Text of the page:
Degree Requirements

Degree Requirements

Graduate students in the Department of Brain and Cognitive Sciences work with an advisor and advisory committee to pursue an innovative and rigorous program of original research. Students should aim to complete their PhD in five to six years.  

Graduate Affairs Committee

The Graduate Affairs Committee, led by the BCS Graduate Officer is responsible for overseeing the graduate program, advising students, and implementing new initiatives. 


Members of the Graduate Affairs Committee work to promote student wellbeing and success in graduate school. They are available to meet with students individually to provide one-on-one support and advice. You may provide input to the committee by reaching out to any member of the committee, or by reaching out to the Sr. Graduate Program Assistant.


Membership (Updated August 2019):



Degree Program Requirements

The following requirements must be met to receive the PhD degree:

  1. Three first year rotations
  2. Six graduate-level subjects, completed with a grade of B or better (not P/D/F).
  3. Complete Responsible Conduct in Science training
  4. Serve as teaching assistant for two courses
  5. Pass the Oral and Written qualifying exam
  6. Pass the Oral Thesis Defense
  7. Written Dissertation is approved by the thesis committee
Degree Program Milestones

In the first year:

  • Students take 3-4 of their required six courses
  • Students complete required Responsible Conduct in Science training.
  • Students complete a minimum of three lab rotations by March 31.
  • Students select a thesis advisor by April 30th.  


In the second year:

  • Students complete the remainder (2-3) of their academic course requirements by the end of the Spring Term.
  • Students complete teaching assistant training and their first teaching (TA) requirement
  • Students form their qualifying exam advisory committee, have their first committee meeting, and turn in the completed committee meeting form to BCS HQ by the end of the Spring Term. 


In the third year:

  • Students complete the second teaching (TA) requirement.
  • Students complete the written and oral qualifying exam in October or November.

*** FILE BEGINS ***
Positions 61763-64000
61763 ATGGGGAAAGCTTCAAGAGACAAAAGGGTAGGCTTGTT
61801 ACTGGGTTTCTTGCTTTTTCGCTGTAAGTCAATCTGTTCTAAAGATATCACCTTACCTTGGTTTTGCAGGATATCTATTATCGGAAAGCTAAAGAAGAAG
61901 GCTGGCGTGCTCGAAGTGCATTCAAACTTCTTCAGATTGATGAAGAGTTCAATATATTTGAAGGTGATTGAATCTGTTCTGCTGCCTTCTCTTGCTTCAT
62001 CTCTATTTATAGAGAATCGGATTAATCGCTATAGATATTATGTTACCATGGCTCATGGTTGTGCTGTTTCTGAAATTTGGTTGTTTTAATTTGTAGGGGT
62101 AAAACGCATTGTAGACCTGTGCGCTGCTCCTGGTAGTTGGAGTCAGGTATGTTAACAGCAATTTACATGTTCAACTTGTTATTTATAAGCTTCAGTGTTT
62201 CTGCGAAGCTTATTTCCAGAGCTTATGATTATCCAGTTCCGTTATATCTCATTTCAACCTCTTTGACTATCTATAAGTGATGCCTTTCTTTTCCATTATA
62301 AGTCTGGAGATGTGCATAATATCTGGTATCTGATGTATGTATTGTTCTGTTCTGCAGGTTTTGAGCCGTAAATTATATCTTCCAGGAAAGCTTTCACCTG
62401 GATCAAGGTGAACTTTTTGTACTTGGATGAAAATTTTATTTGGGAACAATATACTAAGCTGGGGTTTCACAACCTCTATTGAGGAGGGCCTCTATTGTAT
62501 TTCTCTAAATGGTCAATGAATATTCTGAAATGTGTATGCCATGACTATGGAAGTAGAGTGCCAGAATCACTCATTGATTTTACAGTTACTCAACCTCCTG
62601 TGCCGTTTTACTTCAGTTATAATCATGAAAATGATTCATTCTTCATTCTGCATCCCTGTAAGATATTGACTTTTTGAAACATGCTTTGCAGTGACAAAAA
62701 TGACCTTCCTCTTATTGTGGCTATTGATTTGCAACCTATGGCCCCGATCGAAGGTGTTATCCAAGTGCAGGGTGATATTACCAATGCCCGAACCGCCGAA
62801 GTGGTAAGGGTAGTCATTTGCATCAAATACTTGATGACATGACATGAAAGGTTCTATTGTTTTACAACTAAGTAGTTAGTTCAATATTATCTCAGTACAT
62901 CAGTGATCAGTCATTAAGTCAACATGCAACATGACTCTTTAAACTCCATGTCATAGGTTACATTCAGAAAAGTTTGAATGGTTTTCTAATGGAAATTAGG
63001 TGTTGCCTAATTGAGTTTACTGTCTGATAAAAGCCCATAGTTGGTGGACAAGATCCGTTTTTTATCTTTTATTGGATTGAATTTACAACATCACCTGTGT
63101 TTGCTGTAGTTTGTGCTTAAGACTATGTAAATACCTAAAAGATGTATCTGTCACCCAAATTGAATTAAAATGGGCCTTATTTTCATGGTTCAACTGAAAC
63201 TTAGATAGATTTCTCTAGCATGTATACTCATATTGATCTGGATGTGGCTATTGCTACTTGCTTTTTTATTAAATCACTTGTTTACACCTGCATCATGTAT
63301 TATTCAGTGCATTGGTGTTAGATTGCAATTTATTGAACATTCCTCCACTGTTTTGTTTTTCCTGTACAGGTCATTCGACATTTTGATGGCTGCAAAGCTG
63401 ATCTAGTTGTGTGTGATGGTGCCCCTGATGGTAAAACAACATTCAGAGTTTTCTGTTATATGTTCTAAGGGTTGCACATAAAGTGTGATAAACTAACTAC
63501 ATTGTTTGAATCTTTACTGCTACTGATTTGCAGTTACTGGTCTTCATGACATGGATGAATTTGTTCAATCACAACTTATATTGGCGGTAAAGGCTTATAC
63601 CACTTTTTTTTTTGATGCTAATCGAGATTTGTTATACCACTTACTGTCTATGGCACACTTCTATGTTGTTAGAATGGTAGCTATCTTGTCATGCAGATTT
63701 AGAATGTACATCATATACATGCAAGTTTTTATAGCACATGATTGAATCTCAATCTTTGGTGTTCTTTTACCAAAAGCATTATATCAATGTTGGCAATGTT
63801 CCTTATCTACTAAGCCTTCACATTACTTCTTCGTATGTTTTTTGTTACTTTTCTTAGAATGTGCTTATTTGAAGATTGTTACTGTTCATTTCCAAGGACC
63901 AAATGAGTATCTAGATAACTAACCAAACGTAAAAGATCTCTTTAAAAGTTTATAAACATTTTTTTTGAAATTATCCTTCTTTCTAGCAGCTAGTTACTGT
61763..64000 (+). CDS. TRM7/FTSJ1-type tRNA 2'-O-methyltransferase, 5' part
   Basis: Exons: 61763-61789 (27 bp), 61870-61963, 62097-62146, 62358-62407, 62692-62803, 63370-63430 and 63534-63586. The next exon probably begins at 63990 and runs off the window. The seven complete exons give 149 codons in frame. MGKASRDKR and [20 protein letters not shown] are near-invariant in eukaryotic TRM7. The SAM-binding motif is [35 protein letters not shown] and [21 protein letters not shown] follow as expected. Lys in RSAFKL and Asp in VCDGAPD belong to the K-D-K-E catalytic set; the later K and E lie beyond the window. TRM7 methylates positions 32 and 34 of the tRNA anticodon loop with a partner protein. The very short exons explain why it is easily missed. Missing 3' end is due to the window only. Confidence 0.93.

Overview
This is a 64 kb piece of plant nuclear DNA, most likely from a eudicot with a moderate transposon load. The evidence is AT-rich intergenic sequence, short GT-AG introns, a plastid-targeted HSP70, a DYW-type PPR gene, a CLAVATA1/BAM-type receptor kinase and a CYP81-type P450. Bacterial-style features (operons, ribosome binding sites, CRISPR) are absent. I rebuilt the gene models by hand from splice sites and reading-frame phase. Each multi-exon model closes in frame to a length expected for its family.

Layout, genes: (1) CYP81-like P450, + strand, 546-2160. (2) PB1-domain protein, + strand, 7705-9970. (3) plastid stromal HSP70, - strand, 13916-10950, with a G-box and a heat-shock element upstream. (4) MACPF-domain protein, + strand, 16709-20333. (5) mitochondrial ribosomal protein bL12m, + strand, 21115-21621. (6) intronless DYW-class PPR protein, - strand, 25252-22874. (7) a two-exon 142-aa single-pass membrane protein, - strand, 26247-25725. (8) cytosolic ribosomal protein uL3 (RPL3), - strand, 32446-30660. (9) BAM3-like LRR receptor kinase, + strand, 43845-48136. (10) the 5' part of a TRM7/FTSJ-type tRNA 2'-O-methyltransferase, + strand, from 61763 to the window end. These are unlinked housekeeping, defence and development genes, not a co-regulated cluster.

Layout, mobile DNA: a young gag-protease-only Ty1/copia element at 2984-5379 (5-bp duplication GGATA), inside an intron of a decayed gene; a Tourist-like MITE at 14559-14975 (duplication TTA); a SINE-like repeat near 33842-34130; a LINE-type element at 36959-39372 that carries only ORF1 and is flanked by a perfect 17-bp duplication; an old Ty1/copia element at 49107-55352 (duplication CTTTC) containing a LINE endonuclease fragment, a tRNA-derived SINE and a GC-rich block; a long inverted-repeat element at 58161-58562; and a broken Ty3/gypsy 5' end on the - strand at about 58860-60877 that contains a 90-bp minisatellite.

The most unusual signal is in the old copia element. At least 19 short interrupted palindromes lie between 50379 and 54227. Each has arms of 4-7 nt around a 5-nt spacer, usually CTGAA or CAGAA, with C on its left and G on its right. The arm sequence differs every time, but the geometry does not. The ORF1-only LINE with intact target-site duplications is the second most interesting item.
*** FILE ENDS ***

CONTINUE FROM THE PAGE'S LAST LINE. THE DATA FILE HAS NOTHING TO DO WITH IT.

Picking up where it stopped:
In the fourth year:

  • Students form a Thesis committee, submit a written thesis proposal to their committee, orally present their proposal to the thesis committee, and receive committee approval, before the end of the Spring Term.



Starting in the fifth year:

  • Students must meet with their thesis committee once per year.
  • The final steps to completing the PhD Oral Examination (also known as the thesis defense) and submission of the approved written dissertation.

Required Courses


9.901: Responsible Conduct in Science, must receive a Passing grade (P) in IAP of the first year: Graduate students in the Department of Brain and Cognitive Sciences are required to take a seminar in the responsible conduct of research. This training is required for all first-year students as a vital part of training to become an ethical and responsible scientist. All students will be informed of registration for this training and attendance will be taken.


The courses below must be taken for a letter grade and must be completed with a grade of B or better to receive credit.

1. Core Subjects (must complete 2 for a grade) 

  • 9.012 Cognitive Science
  • 9.011 Systems Neuroscience
  • 9.013 Cell and Molecular I
  • 9.014 Quantitative Methods & Computational Models
  • 9.015 Cell and Molecular II
  • 9.017 Neural Mechanisms of Cognitive Computations (Systems Neuroscience II)


2. Statistics (1 subject):

Subjects currently accepted as fulfilling the course requirement are :

  • 9.073
  • 9.272
  • 9.660
  • 9.014 (cannot be used as both a core AND the statistics requirement, it must be one or the other)
  • 9.520
  • 9.521
  • 7.57
  • 12.444
  • 6.434J
  • 16.391J
  • PSY 1950 (Harvard)
  • MCB 131 (Harvard)

Students can petition for a different course to fulfill this requirement by contacting the graduate officer.

3. Electives: